Adopting the World Josephine Baker's Rainbow Tribe
Part 2: The Lust for Pleasure
In 1926, she bent over in her banana skirt, practically nude, in a revue at the Folies-Bergère in Paris. The audience was ecstatic. It was the roaring 20s, and in Europe's cities, where people celebrated with abandon, Josephine Baker, as a nude, exotic woman, satisfied their lust for pleasure.
Baker was a sex symbol, a role she relished, sleeping with men and women -- thousands, as she would later say. But none of this love-making gave her what she wanted most. She married a third time, but she still couldn't get pregnant. She was infertile.
She threw herself into her work, discovering a new passion in World War II. She supported the French resistance movement, and was given a uniform and awarded many decorations. By then, Baker was rich and famous, and yet there was still a gaping hole in her life.
The war ended. Baker, now in her 40s, was no longer a sex symbol. She needed a new role. Like Madonna decades later, she felt the need to constantly reinvent herself.
In 1947, Baker married her fourth husband, French orchestra leader Jo Bouillon. She bought a Renaissance castle in Périgord, the Château des Milandes, with more than 30 rooms, surrounded by 400 hectares (1,000 acres) of land.
She was practically royalty by then, but she was still black. When she visited the United States, she could only enter some hotels through a back entrance.
She was determined to fight this racism. And now she owned a chateau. A plan began to take shape in Baker's mind.
In early 1954, she gave a talk in Copenhagen. She wanted to make a gesture of humanity, she said, explaining that she wanted to "adopt five little boys" -- one from each continent.
When Baker traveled to Japan in the spring to pick up her first child, Akio had been in an orphanage for 18 months. He had been abandoned in Yokohama shortly after birth, on a rainy day in September 1952. A woman had walked into a small shop carrying a bundle in her arms and asked if she could leave the baby there for a moment so that she could get an umbrella.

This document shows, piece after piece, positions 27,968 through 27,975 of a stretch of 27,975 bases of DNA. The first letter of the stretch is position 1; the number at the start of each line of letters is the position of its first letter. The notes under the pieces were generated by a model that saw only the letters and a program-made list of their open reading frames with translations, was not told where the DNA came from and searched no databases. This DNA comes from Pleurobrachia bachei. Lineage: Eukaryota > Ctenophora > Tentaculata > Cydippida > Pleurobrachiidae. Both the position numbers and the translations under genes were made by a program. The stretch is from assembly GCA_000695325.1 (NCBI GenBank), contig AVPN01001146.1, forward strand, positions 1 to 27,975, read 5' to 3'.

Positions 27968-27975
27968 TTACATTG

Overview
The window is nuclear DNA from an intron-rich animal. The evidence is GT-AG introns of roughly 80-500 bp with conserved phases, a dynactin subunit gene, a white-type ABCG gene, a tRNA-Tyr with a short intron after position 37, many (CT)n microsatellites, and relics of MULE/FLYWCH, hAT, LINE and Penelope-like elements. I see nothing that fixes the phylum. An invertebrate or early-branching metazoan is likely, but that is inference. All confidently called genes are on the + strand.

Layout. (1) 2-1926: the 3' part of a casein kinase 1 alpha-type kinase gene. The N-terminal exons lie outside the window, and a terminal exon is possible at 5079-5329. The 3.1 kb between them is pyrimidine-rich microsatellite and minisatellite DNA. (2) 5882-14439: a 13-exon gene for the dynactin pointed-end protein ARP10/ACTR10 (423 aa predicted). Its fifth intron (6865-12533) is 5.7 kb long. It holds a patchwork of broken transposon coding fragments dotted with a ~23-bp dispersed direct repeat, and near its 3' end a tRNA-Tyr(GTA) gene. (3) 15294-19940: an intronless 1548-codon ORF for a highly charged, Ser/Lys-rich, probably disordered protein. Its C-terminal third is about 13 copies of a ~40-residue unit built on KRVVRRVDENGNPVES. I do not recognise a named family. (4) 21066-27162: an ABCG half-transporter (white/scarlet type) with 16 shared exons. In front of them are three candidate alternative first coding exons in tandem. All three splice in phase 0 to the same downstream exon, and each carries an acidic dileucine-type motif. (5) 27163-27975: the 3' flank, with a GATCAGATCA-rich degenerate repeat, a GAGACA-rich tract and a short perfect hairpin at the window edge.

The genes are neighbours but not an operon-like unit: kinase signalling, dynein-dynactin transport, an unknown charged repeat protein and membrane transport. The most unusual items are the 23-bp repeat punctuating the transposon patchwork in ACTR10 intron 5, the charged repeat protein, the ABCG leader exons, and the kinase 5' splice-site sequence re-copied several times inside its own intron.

Baker adopted Akio and another baby and took them to Château des Milandes, where more than 100 employees were hired to transform the estate into a center of brotherliness, and a place where celebrities and weekend guests could meet. The main attraction would be Baker's new family, in its splendid array of skin colors. Baker called the family her "Rainbow Tribe." It was front-page news.
In that same year, she adopted her third child, a 12-year-old Finnish boy from Helsinki with pale skin and light-blonde hair. His name was Jari, but he would later call himself Jarry after she rejected him.
Child number four was a black baby from Columbia. Child number five: a white baby from France.
Baker's husband, Jo Bouillon, managed her affairs at Les Milandes and struggled to raise the children. His wife was constantly on tour, bringing home a new child from practically every trip. But she was only interested in adopting boys, fearing that romantic attachments could develop between the children.
Then, in 1956, came the sixth and seventh children: a male baby and the first female infant, both from Algeria.
Enough, Bouillon told his wife. Who is going to raise them all? he asked.
A rotating assortment of nannies looked after the children until Baker fired them. She would occasionally storm around the estate, furiously ordering gardeners to replant shrubs, only to slap them afterwards for having done so. She redecorated the chateau, hosted wild parties and took off again.
Child number eight, a white boy from France, arrived in 1957. Baker told the press that he was from Israel. She had been missing a Jew in her tribe.
In photos taken at the time, the chateau looks more like an orphanage than a real home. The children slept in a room in the attic, in eight small beds lined up in a row. Whenever Baker returned home, even if it happened to be at 3 a.m., she would wake the children and demand affection.
Jari, the Finn, was a quiet boy, but Akio, the eldest, was the quietest of them all, not speaking at all until he was four.
Today, he knows quite a lot about the trauma of adopted children, and about the special care they need, especially if they are from faraway countries. They are doubly homeless from the beginning, not knowing where they belong, and some crumble under the strain. They are more susceptible to addiction and emotional disorders than children who grow up with their biological parents.
Every adopted child needs the full attention of his or her new parents. By this time, Baker had eight children, and there were more to come.
The ninth child, a black baby from the Ivory Coast, came in 1958.